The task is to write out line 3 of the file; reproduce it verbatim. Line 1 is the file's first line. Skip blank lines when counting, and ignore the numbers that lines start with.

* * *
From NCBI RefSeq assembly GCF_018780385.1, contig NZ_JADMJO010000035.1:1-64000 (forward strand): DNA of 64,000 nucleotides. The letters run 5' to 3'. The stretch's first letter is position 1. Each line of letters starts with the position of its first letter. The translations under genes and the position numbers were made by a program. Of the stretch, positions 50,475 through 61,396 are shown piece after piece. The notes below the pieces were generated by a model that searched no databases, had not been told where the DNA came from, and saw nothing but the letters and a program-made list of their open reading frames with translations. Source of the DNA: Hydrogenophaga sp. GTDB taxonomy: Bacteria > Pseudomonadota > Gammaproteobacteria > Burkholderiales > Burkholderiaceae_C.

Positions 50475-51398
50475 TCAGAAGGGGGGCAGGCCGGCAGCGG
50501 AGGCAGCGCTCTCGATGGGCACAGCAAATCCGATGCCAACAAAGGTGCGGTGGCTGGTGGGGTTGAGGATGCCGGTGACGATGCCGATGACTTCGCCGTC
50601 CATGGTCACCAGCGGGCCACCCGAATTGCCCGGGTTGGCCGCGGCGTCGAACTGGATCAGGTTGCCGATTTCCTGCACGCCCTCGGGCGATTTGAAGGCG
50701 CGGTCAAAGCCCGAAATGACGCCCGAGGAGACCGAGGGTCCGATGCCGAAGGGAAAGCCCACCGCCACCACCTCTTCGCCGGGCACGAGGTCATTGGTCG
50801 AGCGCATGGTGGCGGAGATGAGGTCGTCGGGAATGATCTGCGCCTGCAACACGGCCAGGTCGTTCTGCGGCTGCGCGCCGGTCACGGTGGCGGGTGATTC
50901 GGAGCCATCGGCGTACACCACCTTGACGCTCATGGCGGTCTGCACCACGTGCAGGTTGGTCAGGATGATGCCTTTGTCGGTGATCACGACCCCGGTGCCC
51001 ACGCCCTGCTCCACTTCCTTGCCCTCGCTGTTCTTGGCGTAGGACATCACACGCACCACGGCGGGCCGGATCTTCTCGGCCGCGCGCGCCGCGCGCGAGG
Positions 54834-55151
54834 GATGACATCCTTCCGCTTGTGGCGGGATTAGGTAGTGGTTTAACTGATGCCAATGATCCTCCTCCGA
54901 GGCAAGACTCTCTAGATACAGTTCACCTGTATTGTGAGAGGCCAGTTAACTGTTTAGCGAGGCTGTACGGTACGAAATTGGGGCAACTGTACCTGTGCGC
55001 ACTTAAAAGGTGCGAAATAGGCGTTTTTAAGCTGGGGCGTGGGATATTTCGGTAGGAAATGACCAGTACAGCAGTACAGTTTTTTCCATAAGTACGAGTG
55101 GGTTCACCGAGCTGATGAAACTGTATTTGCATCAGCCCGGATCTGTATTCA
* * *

50475 TCAGAAGGGGGGCAGGCCGGCAGCGG